Scotland has the potential to benefit significantly from the Government’s energy policy, as set out in the White Paper.
But as we have seen, the White Paper may lead to a loss of investor confidence. We have lost the carbon capture and storage project in Peterhead. We need clarity from the Government for investors. To that end, will the Minister rule out entirely any liability for nuclear waste or nuclear decommissioning from new generation plant falling on the public sector?
As my right hon. Friend the Secretary of State for Trade and Industry said at the Dispatch Box on Thursday, in response to a question from the hon. Gentleman, I think, we are sorry that BP is not going to continue with the competition, but there are seven other important players in that competition. It was never the case that the Government could simply hand out the necessary awards to one particular company. Even if BP had stayed in with the Peterhead project, there is no guarantee that it would have won the competition in any event. However, the Government’s position on new nuclear build was set out comprehensively in the White Paper. It is not for the Government to build nuclear power stations. It is for industry to come forward to Government and say that it would like to build a new nuclear power station. At that point, the discussions can take place.
I too pay my tributes to Lord Ewing, who was a good friend and colleague and a great parliamentarian. He will be a loss to both Parliament and Scotland. I send my best wishes to his wife Margaret and his family.
May I press the Minister to accept that, in view of the utterances from the new leadership in the Scottish Parliament, an important issue such as the energy White Paper would be better discussed by the Scottish representatives at Westminster in the Scottish Grand Committee? I cannot think of anything more important to discuss in the Scottish Grand Committee than the energy White Paper.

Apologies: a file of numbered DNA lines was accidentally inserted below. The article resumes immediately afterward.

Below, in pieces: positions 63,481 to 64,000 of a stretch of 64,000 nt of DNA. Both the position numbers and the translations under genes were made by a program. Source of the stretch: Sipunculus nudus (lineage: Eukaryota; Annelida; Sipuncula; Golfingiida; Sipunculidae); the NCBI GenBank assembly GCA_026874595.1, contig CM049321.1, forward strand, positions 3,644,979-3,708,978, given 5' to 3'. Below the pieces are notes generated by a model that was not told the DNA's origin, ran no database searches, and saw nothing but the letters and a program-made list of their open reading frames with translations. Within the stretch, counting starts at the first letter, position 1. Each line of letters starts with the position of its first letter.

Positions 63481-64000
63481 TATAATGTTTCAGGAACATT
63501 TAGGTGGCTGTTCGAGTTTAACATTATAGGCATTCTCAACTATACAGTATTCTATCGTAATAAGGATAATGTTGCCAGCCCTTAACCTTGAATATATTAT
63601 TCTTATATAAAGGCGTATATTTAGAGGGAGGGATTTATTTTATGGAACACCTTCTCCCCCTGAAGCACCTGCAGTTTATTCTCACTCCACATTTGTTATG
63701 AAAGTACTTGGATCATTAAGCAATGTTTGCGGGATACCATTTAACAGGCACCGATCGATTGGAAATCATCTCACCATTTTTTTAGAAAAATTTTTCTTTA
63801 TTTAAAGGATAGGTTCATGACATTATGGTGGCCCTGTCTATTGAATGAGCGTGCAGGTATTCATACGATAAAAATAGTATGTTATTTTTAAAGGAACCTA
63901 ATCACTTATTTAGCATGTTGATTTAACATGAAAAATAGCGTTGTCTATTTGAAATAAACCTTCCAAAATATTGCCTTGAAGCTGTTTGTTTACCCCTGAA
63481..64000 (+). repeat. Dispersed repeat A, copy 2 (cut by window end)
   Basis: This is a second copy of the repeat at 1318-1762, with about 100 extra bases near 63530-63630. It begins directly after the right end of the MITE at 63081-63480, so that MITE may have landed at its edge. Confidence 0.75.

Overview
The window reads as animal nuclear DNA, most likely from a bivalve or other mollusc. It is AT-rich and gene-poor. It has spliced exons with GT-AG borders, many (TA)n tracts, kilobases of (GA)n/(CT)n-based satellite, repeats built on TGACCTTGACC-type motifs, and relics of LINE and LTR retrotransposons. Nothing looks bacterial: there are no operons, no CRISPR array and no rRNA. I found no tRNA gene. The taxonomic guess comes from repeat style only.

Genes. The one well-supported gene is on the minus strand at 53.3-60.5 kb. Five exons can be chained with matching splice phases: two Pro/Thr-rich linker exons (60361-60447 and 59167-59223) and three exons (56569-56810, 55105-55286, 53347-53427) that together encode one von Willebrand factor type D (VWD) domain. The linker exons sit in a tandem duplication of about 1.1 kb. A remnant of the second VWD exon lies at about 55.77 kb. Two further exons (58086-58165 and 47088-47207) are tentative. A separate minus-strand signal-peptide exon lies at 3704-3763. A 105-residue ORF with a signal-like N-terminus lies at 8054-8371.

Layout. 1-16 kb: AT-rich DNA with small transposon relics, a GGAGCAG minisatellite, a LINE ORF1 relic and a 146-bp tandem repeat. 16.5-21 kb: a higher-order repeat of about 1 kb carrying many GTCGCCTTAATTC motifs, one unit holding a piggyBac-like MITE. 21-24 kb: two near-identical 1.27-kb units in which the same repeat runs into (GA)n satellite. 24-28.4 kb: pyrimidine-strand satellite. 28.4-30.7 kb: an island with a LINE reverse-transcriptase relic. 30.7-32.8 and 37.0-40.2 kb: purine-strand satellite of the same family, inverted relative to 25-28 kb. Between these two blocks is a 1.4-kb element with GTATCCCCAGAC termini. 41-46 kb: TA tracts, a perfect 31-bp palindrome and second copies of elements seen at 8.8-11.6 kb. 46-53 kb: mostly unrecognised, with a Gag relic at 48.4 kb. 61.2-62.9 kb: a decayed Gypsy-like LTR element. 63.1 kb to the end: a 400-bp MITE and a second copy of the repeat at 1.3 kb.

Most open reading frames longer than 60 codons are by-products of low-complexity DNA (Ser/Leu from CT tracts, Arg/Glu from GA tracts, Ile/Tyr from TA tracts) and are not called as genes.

My hon. Friend’s tenacious advocacy of the Scottish Grand Committee reflects well on him. It is a matter for the usual channels and the House authorities to instigate Grand Committees. I point out that since the Grand Committee stopped meeting regularly, it is possible to hold one and a half hour debates on important issues in Westminster Hall, and it is open to my hon. Friend to apply for such a debate.
Following on from the discussion of nuclear power in an earlier question, if a company wished to build a new nuclear plant in Scotland, would it be up to the Scottish Executive to make that decision or would it be up to the Department of Trade and Industry?
The situation is crystal clear. The Scottish Executive would have the final say on any application for a new nuclear power station in Scotland or even for any non-nuclear significantly large power generator, both under the Electricity Act 1989 and under planning legislation.